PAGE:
Saudi Public Investment Fund reports $16 billion in 2022 losses—but is sport to blame?


As it makes headlines for its startup golf tour merging with the PGA and its huge international investment spree, Saudi Arabia’s controversial Public Investment Fund reported $11 billion (AUD$16b) in losses in 2022, according to Bloomberg—a year in which the Saudi fund launched a new sports investing venture and stock markets slipped.
Huge money has been poured into the breakaway LIV Golf league. Image: Getty
Key Takeaways
  • Last year’s numbers are a far cry from 2021, when PIF reported a profit of $19 billion.
  • PIF did not report what return it made on its accounts in 2022, but global markets saw significant declines, with the S&P 500 losing 19.4%—the worst year since 2008.
  • In 2022, PIF launched the Sports Investment Company as a spinoff of its sports properties that will invest in sports domestically and internationally.
  • PIF’s assets ended the year at about $778 billion, according to Bloomberg.

The Sports Investment Company’s properties include the LIV Golf tour, which used the promise of massive winnings to lure major golfers toward its events, setting off a legal conflict with the PGA Tour until the two entities announced plans to merge last month. During a congressional hearing Tuesday, PGA Tour officials acknowledged the merger involved an investment from PIF “north of $1 billion.”

Key Background

PIF is the national sovereign wealth fund of Saudi Arabia. Since 2016, it has invested both domestically and internationally with money gained mostly from tapping into the country’s oil deposits. That includes launching 79 companies, including Riyadh Air, and investing in a number of international companies, including $3.3 billion worth of Activision Blizzard shares—which jumped in price Tuesday morning after a legal hurdle was cleared to merge with Microsoft—and $2.3 billion in Uber shares. In addition to its moves in golf, the fund has used its wealth to gain a foothold in the international soccer world. That includes a £305 million—$414.8 million—takeover of English soccer club Newcastle United and a deal to bring Portuguese superstar Christiano Ronaldo to Saudi club Al Nassr, which is backed by a subsidiary of PIF.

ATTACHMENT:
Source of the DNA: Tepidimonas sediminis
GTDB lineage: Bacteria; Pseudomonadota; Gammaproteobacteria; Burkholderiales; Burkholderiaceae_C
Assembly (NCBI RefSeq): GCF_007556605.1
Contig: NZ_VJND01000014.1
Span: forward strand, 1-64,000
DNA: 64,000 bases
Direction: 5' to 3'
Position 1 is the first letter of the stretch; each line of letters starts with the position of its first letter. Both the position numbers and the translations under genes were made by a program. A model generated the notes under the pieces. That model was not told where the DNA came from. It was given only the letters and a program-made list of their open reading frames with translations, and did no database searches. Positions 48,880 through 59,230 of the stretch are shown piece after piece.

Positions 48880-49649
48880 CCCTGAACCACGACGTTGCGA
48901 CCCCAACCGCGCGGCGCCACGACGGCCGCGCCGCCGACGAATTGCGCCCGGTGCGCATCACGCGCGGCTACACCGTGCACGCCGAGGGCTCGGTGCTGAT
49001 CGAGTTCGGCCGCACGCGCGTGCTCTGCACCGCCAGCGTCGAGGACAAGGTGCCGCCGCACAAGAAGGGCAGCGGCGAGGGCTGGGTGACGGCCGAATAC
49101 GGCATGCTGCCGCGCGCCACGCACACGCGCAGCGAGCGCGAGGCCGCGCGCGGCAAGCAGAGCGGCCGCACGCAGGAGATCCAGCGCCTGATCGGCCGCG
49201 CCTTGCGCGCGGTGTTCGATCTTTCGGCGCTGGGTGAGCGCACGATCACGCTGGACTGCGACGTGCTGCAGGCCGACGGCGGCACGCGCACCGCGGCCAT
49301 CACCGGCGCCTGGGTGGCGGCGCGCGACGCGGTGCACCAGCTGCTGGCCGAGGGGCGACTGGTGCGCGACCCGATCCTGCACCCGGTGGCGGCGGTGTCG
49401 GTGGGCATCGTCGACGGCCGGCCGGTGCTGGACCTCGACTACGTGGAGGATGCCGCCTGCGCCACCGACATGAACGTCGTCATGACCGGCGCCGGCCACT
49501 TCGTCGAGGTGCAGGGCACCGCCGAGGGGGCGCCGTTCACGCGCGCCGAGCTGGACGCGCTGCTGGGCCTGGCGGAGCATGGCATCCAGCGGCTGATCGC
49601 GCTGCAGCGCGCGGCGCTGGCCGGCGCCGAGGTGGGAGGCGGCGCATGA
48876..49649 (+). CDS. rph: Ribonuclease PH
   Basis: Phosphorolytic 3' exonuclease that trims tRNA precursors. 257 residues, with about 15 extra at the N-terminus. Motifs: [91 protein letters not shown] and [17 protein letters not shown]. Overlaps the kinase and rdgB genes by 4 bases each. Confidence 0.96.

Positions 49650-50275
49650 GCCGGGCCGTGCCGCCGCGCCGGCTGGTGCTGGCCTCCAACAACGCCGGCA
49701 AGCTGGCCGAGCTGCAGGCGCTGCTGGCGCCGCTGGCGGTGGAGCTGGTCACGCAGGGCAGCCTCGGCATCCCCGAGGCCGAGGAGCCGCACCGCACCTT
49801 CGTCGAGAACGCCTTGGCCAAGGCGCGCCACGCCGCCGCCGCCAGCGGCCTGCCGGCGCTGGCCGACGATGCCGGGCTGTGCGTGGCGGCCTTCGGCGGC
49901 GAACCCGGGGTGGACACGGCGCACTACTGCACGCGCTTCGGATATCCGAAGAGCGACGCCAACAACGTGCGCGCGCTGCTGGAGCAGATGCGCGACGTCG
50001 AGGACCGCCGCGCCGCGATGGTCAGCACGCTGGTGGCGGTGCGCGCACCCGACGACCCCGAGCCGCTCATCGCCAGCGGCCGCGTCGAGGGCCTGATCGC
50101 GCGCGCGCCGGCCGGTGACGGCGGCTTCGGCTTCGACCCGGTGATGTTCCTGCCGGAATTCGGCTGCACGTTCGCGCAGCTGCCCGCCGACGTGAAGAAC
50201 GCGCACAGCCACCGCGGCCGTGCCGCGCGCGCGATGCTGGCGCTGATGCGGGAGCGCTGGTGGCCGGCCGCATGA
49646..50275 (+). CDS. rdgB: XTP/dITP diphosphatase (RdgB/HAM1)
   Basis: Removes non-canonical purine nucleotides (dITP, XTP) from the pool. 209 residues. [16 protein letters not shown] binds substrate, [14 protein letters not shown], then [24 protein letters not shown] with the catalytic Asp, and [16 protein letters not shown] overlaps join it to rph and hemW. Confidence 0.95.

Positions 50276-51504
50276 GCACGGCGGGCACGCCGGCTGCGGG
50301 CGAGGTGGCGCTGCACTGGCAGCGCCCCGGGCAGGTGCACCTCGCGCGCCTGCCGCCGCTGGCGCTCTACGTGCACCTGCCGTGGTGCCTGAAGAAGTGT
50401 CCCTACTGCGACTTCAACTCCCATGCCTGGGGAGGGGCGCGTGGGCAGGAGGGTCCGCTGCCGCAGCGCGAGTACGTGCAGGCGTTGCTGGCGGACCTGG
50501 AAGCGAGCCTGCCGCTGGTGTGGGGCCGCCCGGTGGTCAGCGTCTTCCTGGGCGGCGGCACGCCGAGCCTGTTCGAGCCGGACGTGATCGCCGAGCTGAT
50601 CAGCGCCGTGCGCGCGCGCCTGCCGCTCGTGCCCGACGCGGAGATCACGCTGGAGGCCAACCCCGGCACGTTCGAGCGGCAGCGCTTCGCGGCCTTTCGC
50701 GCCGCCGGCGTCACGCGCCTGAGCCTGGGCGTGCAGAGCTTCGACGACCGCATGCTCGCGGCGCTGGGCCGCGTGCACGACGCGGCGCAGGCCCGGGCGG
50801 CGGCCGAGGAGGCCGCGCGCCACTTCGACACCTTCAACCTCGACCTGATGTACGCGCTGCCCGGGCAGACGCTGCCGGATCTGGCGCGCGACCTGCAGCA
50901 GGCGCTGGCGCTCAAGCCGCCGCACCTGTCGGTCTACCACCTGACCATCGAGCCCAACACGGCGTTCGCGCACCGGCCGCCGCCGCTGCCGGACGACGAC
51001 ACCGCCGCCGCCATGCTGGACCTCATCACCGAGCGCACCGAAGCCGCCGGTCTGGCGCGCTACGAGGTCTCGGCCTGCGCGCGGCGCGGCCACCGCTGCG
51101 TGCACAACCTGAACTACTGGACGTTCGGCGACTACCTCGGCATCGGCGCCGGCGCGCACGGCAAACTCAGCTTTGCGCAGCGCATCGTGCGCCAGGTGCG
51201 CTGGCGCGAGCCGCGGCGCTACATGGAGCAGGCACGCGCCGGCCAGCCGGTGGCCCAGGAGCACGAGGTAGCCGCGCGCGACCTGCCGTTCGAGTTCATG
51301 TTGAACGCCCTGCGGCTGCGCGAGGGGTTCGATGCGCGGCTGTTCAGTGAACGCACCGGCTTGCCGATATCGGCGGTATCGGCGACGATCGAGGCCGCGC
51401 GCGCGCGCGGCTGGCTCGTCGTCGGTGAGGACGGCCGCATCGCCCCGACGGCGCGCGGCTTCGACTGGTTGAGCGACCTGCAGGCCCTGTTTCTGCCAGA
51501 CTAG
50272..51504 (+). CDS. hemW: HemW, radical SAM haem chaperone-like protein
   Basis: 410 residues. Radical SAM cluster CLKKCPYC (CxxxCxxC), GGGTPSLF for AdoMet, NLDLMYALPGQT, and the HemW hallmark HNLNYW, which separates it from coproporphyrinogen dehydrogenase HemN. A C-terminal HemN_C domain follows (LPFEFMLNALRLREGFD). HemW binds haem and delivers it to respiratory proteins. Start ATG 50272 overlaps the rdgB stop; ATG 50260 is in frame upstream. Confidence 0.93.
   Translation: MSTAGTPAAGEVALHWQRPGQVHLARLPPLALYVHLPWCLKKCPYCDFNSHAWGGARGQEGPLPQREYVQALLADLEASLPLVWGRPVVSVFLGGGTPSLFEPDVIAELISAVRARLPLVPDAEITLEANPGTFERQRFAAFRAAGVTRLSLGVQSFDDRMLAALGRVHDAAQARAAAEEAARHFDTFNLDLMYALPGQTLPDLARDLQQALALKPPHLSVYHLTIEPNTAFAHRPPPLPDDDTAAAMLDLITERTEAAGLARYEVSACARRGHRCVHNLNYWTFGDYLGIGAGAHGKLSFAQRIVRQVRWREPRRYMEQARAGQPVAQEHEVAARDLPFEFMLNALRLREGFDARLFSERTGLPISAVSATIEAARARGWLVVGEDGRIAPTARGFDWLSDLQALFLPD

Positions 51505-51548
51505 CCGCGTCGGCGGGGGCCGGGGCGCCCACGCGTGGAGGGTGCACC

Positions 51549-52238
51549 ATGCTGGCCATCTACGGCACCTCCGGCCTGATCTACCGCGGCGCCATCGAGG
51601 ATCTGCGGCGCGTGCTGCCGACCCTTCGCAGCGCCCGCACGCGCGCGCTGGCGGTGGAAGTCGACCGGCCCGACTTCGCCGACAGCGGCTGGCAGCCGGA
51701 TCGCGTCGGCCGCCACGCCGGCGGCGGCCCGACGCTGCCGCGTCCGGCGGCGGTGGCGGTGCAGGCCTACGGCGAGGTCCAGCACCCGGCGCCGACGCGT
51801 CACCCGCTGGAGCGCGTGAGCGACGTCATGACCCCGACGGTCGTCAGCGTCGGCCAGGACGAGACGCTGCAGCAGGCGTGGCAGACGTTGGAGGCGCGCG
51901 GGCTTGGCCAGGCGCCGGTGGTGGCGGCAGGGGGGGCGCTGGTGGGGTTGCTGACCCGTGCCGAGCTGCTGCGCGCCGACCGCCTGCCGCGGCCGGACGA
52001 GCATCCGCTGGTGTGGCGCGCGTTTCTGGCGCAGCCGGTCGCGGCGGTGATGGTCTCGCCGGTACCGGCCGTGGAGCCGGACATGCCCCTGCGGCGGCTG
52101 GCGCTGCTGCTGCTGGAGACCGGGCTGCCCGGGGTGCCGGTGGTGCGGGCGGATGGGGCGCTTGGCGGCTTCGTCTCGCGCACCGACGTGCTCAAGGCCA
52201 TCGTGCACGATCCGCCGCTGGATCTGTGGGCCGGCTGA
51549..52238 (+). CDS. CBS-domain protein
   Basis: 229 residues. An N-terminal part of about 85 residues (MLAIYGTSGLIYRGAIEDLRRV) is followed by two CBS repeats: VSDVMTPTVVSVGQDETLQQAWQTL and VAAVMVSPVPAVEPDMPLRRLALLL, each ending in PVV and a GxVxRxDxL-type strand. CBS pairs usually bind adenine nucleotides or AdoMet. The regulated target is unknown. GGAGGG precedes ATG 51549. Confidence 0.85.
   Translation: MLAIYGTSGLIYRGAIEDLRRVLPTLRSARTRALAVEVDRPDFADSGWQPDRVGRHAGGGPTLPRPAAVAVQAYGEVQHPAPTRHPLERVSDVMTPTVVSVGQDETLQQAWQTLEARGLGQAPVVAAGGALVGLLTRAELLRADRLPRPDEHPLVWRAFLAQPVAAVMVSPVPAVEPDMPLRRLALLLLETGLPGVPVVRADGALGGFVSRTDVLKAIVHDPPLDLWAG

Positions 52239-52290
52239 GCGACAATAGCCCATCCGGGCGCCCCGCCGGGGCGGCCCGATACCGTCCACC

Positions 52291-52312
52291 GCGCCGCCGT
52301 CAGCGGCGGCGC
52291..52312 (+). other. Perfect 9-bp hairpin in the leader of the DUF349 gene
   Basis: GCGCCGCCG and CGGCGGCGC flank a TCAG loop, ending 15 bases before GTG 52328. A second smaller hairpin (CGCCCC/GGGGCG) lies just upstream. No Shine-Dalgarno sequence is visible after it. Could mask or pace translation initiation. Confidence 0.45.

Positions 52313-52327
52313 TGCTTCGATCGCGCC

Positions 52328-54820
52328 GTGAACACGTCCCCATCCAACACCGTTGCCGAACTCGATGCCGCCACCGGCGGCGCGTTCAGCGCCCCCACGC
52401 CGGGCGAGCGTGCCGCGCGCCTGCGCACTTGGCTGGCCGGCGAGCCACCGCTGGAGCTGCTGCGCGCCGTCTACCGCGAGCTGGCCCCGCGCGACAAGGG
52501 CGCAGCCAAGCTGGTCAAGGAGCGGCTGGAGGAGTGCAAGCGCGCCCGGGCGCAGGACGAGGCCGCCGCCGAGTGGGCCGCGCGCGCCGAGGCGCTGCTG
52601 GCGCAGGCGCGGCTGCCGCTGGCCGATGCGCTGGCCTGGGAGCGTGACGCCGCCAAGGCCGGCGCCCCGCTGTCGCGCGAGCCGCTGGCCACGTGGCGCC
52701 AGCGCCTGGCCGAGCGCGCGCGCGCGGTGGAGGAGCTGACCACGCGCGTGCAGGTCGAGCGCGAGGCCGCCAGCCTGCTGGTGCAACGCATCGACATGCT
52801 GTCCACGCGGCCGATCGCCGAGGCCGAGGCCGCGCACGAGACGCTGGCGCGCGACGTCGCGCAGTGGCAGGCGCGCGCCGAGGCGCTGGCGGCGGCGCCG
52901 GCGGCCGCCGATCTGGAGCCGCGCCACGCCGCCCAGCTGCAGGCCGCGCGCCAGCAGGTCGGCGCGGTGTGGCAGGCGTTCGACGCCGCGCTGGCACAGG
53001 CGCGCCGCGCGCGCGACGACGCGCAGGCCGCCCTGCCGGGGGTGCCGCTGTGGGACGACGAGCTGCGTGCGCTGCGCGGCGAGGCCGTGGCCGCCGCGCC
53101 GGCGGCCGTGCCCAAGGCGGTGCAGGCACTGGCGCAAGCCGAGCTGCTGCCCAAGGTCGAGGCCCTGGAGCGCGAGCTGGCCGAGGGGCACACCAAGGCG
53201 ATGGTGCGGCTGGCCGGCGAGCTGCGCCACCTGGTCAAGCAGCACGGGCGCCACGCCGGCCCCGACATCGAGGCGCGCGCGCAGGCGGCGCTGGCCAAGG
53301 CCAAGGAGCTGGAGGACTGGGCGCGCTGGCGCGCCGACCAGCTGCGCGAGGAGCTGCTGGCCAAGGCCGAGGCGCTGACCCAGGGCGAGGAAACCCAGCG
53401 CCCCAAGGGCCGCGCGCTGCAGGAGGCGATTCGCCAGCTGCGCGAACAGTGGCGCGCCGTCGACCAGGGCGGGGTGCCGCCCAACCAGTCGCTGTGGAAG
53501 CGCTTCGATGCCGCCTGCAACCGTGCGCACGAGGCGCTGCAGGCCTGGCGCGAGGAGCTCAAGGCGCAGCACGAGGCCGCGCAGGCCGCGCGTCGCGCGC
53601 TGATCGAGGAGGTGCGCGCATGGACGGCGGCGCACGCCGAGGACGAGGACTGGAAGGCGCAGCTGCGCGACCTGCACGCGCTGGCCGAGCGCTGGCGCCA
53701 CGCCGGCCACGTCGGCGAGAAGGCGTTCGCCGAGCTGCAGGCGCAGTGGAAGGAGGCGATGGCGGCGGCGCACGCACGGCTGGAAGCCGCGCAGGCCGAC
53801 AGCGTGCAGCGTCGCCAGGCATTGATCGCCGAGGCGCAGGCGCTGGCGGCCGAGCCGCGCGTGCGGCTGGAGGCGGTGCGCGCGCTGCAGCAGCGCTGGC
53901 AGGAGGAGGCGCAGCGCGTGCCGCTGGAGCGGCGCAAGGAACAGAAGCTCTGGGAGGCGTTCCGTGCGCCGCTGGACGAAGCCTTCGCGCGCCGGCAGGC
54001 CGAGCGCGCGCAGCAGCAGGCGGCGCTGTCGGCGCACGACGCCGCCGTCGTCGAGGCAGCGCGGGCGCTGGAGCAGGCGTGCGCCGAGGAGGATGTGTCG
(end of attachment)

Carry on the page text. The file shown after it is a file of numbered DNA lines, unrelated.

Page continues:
LIV Golf’s blockbuster merger with the PGA was put under the spotlight in Washington, D.C., Tuesday as lawmakers grilled PGA officials during a congressional hearing about the deal that made it happen. Sen. Richard Blumenthal (D-Conn.) told a group of PGA executives the deal gives the Saudi government “financial dominance” because they “control the purse strings.” Much of the controversy around the merger stems from accusations Saudi Arabia is using sports to distract from record human rights abuses.

LIV Golf CEO Greg Norman has faced repeated questions about the killing of American journalist Jamal Khashoggi by Saudi officials. Additionally, a coalition of families that lost loved ones in the 9/11 attacks have released a statement condemning the merger, calling it “sportswashing” to distract from the fact that “Saudi operatives played a role in the 9/11 terrorist attacks” (most of the 9/11 hijackers were from Saudi Arabia, but the country’s government has long denied any ties to the attackers).

This article was first published on and all figures are in USD.

More from Forbes Australia